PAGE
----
Hyena Road (2015)

<strong class="MovieTitle">Hyena Road</strong> (2015)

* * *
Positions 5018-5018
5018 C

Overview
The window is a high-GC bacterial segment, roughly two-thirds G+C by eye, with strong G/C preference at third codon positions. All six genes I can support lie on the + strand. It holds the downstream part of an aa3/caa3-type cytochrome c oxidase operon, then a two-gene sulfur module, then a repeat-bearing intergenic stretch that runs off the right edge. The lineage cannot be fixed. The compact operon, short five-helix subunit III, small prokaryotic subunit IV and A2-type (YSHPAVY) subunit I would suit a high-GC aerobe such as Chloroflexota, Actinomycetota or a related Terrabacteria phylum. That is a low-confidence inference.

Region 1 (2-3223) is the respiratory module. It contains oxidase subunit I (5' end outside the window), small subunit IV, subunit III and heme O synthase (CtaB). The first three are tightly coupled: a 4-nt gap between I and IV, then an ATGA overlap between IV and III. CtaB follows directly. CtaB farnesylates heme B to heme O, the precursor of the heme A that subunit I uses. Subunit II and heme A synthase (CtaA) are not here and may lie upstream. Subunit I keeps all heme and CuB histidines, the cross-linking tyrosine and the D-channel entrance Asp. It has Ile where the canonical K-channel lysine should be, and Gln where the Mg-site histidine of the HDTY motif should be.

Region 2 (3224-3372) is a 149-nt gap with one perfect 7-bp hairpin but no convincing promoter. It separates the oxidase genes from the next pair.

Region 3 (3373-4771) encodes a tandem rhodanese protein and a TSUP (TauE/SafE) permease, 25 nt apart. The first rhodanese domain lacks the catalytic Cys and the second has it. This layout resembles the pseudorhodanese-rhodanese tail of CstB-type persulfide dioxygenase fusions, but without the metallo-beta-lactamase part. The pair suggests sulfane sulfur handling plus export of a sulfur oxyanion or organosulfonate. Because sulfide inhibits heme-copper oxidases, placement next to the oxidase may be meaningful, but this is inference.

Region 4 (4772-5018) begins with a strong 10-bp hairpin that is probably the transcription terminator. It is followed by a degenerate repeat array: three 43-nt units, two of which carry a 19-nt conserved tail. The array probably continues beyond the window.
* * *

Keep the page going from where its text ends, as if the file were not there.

(On Cable TV, July 2016) The Canadian film industry is so cash-strapped and the country so reluctant to military intervention that the idea of a Canadian war epic seems almost impossible. But considering the near-mythology that has sprung from the Canadian intervention in Afghanistan and the zeal with which writer/director/actor Paul Gross has pursued Canadian myth-making throughout his career, it was inevitable that the two would meet. The result in Hyena Road, an attempt to portray the Canadian Afghanistan war experience on the big screen à la Hollywood. Much of the film is by-the-numbers war-movie stuff: the band of heroes, the heroic sacrifices, the forbidden romance, the shootouts… Unfortunately, Gross can’t help but reach for a tragic ending in an attempt to heighten the impact of his story. Too bad we can see it coming from far away, along with the double-crosses, tangled allegiances and “what are we even doing here?” musings. On a certain level, it’s a wholly average film even in the way it frustrates its audience and really wants them to cry at the end. On another level, it’s hard to be Canadian and not feel at least a frisson of national pride at the result. Consider: the Big Mission of the film is building the eponymous Hyena Road. That’s right: infrastructure building as a national priority in foreign intervention! Still, much of the film actually works just well enough: screenwriter/director Gross leaves the young-sniper hero role to Rossif Sutherland, keeping for himself the far more interesting character of an intelligence officer trying to navigate the dangerous Afghan politics and history, while being the voice of cold hard experience for his protégé. The action sequences are well handled and the production values are convincing (especially on the film’s modest budget). As much Hyena Road’s ending smacks of melodrama, it is remarkably far, far less self-important as Gross’s previous Passchendale. That may take away some of the mythic grandeur of the previous film, but it makes the result more palatable. As Canada reflects upon its afghan experience in the coming decades, I expect more war dramas to make it to the big screen—but as a first attempt, Hyena Road is a modest success.

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